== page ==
`location` varchar(50) CHARACTER SET utf8 COLLATE utf8_bin NOT NULL,
  `active` tinyint NOT NULL DEFAULT '1',
  `strrecordtype` char(3) CHARACTER SET utf8 COLLATE utf8_bin NOT NULL,
  PRIMARY KEY (`id`),
  KEY `IDX_millid` (`millid`,`active`),
  KEY `IDX_active` (`id`,`active`),
  KEY `kuuid_x` (`uuid`),
  KEY `millid_x` (`millid`),
  KEY `active_x` (`active`)
1 row in set (0.00 sec)

And contains ~five million rows.

DC1-1(root@localhost) [windmills_s]>select count(*) from windmills_test;
| count(*) |
|  5002909 |
1 row in set (0.44 sec)

The Commands

Connection 1:

ALTER TABLE windmills_test ADD INDEX idx_1 (`uuid`,`active`), ALGORITHM=INPLACE;
  ALTER TABLE windmills_test drop INDEX idx_1, ALGORITHM=INPLACE;


Connection 2:

while [ 1 = 1 ];do da=$(date +'%s.%3N');/opt/mysql_templates/PXC8P/bin/mysql --defaults-file=./my.cnf -uroot -D windmills_s -e "insert into windmills_test  select null,uuid,millid,kwatts_s,date,location,active,time,strrecordtype from windmills7 limit 1;" -e "select count(*) from windmills_s.windmills_test;" > /dev/null;db=$(date +'%s.%3N'); echo "$(echo "($db - $da)"|bc)";sleep 1;done


Connection 3:

while [ 1 = 1 ];do da=$(date +'%s.%3N');/opt/mysql_templates/PXC8P/bin/mysql --defaults-file=./my.cnf -uroot -D windmills_s -e "insert into windmills8  select null,uuid,millid,kwatts_s,date,location,active,time,strrecordtype from windmills7 limit 1;" -e "select count(*) from windmills_s.windmills_test;" > /dev/null;db=$(date +'%s.%3N'); echo "$(echo "($db - $da)"|bc)";sleep 1;done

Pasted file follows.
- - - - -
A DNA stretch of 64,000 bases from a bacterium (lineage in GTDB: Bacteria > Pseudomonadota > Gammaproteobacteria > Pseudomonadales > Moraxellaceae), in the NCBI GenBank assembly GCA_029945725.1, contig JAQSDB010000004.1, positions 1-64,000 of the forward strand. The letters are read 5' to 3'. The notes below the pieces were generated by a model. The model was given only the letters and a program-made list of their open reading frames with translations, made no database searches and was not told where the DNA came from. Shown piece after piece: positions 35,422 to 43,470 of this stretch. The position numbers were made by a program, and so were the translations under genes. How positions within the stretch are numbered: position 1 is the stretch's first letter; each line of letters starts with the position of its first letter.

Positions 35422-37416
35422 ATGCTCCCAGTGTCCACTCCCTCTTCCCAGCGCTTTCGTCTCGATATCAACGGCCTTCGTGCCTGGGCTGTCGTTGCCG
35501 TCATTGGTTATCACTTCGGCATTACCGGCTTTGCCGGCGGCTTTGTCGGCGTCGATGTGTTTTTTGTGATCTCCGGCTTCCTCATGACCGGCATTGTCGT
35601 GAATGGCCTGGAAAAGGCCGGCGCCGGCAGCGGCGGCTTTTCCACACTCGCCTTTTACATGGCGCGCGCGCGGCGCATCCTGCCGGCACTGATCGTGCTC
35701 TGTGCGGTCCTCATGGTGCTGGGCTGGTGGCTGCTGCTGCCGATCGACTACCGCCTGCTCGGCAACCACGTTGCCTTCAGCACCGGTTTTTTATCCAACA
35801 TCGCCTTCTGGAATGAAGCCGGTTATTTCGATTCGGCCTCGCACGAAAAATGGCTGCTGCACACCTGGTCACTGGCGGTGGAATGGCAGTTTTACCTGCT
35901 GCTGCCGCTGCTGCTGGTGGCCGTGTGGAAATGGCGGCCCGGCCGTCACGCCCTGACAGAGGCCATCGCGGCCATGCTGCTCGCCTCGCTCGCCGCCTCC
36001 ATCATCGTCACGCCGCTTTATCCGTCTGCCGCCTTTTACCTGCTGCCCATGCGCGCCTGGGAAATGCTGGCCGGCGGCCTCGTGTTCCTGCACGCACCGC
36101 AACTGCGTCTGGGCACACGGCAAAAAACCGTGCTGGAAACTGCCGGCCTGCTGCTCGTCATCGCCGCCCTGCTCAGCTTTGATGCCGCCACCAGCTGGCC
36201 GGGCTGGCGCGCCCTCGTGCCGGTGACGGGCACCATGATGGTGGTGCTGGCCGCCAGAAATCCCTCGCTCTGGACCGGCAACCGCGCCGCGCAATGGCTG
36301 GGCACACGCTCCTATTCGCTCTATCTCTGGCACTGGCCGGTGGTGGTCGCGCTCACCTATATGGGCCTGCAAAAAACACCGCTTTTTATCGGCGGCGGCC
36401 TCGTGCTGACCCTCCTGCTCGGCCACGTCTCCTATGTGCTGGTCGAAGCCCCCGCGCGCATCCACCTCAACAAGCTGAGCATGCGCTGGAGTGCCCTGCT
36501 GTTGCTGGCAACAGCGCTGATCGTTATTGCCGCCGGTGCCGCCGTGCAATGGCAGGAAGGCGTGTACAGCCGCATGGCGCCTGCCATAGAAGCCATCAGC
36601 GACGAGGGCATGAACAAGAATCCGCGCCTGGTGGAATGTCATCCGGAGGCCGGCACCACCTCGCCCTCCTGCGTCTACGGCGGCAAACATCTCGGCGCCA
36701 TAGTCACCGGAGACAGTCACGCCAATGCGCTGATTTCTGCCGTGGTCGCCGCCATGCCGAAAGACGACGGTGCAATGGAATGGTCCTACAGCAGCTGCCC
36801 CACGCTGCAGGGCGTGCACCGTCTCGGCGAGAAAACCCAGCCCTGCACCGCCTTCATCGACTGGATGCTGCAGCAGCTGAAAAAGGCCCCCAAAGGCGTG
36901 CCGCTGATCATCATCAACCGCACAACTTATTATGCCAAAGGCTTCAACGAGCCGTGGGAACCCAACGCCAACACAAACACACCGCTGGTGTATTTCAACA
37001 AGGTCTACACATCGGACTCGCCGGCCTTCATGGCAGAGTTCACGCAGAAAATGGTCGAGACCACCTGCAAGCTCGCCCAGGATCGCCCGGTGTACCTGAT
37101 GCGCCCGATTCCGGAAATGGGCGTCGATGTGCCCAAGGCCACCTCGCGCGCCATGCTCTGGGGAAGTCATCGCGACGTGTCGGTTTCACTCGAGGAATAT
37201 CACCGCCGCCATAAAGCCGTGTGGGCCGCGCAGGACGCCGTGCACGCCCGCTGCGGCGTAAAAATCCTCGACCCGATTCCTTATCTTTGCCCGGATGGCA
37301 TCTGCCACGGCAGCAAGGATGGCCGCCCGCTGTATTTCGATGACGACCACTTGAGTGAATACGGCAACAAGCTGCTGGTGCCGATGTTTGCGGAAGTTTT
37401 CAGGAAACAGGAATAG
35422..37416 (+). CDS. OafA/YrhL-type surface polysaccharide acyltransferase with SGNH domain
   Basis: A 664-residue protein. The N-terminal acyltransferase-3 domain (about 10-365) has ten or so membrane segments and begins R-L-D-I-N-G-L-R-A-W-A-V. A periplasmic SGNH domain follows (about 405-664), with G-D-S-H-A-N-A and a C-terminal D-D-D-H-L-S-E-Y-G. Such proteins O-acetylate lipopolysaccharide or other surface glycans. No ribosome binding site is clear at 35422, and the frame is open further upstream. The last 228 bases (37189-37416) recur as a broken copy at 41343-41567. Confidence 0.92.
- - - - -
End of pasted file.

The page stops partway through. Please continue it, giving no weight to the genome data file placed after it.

Connections 4-5:

while [ 1 = 1 ];do echo "$(date +'%T.%3N')";/opt/mysql_templates/PXC8P/bin/mysql --defaults-file=./my.cnf -uroot -D windmills_s -e "show full processlist;"|egrep -i -e "(windmills_test|windmills_s)"|grep -i -v localhost;sleep 1;done


  • Start inserts from connections
  • Start commands in connections 4 – 5 on the other nodes
  • Execute: 
    • For TOI 
      • DC1-1(root@localhost) [windmills_s]>SET SESSION wsrep_OSU_method=TOI;
    • For NBO
      • DC1-1(root@localhost) [windmills_s]>SET SESSION wsrep_OSU_method=NBO;
    • For both
      • DC1-1(root@localhost) [windmills_s]>ALTER TABLE windmills_test ADD INDEX idx_1 (`uuid`,`active`), ALGORITHM=INPLACE, LOCK=shared;

Let’s Run It

Altering a Table with TOI

DC1-1(root@localhost) [windmills_s]>ALTER TABLE windmills_test ADD INDEX idx_1 (`uuid`,`active`), ALGORITHM=INPLACE;
Query OK, 0 rows affected (1 min 4.74 sec)